The Taxation Section is pleased to announce its third annual Law Student Writing Challenge. Students are asked to write a paper analyzing the tax-related issues in connection with the question below.
Challenge participants will be evaluated on their research, analysis, persuasiveness, and writing ability. The review panels will choose an overall winning entrant to the Challenge who will be awarded a $1,000 cash scholarship. The other three winners will each receive a $250 cash scholarship. Each of the four winners will also have their submission considered for publication in the Michigan Tax Lawyer.
Eligibility: Eligible participants must either:
- be enrolled, as of August 1, 2021, and continuing through September 30, 2021, at an ABA-accredited law school that is located in the State of Michigan; or
- be enrolled, as of August 1, 2021, and continuing through September 30, 2021, at an ABA-accredited law school that is located anywhere in the United States and, within the last two years, been employed or had an unpaid internship at a Michigan office of a law firm, accounting firm, or governmental agency
Students wishing to confirm eligibility before participating may email the Taxation Section’s Program Facilitator, Mary Owiesny, at firstname.lastname@example.org, with their specific circumstances.
Format: Each participant must write a response to the challenge question in the form of an email to the client that otherwise conforms to the specifications for submission to the Michigan Tax Lawyer. The response should be no more than 1,500 words. The response itself should not include author information, which will be separately included with the submission packet. The title of the response should be “Law Student Writing Challenge.” Participants are expected to draft their submission independently and without the assistance of others.
Submissions: Participants must submit their response by email to the Taxation Section’s Program Facilitator, Mary Owiesny, at email@example.com on or before September 30, 2021. The submission must be a single PDF document that includes (1) a cover sheet with the student’s name, law school, and contact information, (ii) evidence of their enrollment at a U.S. law school and, if a non-Michigan law school, proof of employment or internship meeting the requirements for eligibility, and (3) their paper.
Review process: The review process will be conducted by panels of the Taxation Section. The author’s identifying information will not be known by the reviewers during the review. Reviewers will award points to each entry based on, in no particular order, (1) substantive analysis, (2) conciseness, (3) format, (4) writing style, and (5) originality. The selection of the top submissions will be in the sole discretion of the Taxation Section.
2021 Law Student Writing Challenge Question:
Your client is Shannon Friendly. She has a job as a graphic designer and earns a salary of $50,000 per year, but is drowning in student loan debt. In 2019, she started a side hustle designing websites for local businesses. It really took off and she had gross receipts of $50,000 for that year. She did not know how to claim this income or her $15,000 of business expenses on her tax returns. Her friend, who is a plumber, told her that since it is side-income and not subject to tax withholding, she does not have to include in her tax return. He also commented, “it’s not like the IRS is ever going to know you received this money, right?” So, she just left it off of her 2019 tax returns.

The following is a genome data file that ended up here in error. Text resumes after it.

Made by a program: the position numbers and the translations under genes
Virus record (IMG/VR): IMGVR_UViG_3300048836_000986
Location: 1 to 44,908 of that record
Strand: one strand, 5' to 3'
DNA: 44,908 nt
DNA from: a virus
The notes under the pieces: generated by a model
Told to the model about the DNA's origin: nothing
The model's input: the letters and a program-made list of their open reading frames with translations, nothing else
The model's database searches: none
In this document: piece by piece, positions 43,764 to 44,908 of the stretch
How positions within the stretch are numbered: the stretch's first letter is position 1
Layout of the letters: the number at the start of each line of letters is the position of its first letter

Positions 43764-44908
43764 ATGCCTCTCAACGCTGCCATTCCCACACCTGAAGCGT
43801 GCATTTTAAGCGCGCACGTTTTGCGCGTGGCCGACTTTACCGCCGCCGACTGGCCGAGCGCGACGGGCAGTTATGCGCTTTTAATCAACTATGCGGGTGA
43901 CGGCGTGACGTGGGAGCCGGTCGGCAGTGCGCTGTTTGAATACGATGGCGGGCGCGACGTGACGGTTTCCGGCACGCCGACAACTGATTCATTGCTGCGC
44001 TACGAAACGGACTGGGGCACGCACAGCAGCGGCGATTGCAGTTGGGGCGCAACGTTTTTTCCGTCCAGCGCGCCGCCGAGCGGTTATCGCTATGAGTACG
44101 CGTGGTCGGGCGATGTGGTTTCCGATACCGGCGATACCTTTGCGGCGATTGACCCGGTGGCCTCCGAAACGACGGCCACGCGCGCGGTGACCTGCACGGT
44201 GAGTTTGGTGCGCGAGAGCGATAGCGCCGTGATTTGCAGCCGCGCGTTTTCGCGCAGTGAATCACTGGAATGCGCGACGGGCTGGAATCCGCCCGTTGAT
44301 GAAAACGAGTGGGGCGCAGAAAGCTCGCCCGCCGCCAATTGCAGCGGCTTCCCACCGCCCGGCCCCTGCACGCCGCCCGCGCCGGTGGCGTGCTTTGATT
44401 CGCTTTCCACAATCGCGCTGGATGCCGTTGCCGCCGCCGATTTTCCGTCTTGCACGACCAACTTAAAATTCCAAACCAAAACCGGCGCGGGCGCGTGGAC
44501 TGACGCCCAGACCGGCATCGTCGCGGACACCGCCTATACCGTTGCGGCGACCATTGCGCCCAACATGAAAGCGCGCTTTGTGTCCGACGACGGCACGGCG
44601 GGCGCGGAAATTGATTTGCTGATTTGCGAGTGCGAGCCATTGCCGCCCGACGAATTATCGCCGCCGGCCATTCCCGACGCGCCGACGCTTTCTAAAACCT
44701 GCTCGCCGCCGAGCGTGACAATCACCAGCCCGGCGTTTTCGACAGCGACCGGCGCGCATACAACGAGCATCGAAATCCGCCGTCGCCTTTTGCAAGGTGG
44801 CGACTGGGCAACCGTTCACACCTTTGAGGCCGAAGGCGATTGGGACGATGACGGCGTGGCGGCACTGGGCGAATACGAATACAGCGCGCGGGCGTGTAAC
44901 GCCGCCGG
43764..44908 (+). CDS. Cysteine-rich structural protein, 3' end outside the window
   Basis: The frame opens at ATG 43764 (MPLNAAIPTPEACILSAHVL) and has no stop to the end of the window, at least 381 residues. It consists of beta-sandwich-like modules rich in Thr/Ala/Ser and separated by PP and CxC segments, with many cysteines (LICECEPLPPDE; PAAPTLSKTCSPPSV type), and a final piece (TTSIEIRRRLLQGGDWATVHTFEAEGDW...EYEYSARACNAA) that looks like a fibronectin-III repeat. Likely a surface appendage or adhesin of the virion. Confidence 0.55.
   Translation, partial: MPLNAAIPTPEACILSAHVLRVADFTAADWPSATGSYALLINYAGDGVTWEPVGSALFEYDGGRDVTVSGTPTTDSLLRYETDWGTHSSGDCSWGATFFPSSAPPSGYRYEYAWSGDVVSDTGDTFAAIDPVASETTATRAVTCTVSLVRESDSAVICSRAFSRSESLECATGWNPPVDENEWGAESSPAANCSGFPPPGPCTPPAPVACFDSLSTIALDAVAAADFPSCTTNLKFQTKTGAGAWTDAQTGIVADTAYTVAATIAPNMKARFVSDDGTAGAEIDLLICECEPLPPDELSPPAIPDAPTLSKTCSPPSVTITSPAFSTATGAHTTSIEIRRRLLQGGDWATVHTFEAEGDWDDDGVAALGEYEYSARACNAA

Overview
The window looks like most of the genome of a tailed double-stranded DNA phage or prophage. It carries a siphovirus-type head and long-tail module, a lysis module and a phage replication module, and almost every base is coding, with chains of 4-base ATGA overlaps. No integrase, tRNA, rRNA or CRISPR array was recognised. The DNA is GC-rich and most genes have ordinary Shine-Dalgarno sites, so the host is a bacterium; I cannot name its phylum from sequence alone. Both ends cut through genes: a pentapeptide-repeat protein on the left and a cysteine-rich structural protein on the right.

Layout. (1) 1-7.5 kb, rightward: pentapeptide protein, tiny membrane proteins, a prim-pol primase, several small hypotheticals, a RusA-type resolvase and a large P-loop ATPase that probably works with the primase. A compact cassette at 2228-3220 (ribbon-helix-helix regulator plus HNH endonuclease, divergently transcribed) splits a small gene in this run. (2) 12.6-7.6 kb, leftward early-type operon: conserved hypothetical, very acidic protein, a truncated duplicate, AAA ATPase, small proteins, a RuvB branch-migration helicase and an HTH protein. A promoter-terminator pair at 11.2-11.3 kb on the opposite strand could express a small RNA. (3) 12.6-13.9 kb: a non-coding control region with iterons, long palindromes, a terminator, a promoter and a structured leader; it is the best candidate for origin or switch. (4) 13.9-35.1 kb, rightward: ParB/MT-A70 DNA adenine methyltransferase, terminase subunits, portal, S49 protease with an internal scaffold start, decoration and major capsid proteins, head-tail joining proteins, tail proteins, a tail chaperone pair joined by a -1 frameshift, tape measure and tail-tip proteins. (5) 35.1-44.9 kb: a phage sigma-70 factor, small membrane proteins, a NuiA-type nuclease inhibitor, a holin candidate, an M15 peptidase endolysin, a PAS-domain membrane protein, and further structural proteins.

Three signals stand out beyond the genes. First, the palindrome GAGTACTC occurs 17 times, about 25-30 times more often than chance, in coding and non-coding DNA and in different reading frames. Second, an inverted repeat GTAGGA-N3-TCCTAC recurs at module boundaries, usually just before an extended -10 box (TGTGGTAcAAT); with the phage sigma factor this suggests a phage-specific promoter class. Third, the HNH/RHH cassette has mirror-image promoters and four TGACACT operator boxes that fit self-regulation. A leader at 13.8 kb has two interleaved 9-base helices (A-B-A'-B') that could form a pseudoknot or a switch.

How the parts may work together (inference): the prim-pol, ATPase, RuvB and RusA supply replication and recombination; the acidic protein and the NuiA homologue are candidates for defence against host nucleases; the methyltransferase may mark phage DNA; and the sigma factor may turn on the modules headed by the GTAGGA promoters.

On February 24, 2021, she received a CP2000 notice from the IRS for tax year 2019. The notice informs her that the IRS is assessing her the following: (1) additional income and self-employment taxes of $17,630; (2) interest in the amount of $1,586; (3) a negligence penalty of $3,526; and (4) a penalty for failing to make estimated payments in the amount of $4,407.50. This notice is based on the IRS receiving multiple 1099-MISC from all of Shannon’s clients, which totals $50,000.
Shannon had no idea that her clients would file 1099-MISC with the IRS. She thought only she got a copy of them. She is very worried that she is in a lot of trouble and is going to lose everything she’s been working so hard for. Shannon thinks it is unfair that they included all of her business income, but did not account for her business expenses. She also had no idea she had to make estimated payments on her side-gig income and doesn’t understand why there is a penalty for something that she did not know about. Write her an email summarizing your plan to respond the notice and deal with the penalties. She will also need to understand the IRS procedures involved in resolving this situation. In addition to advising her on the current mess, your answer should also explain her specific filing and payment obligations in the future.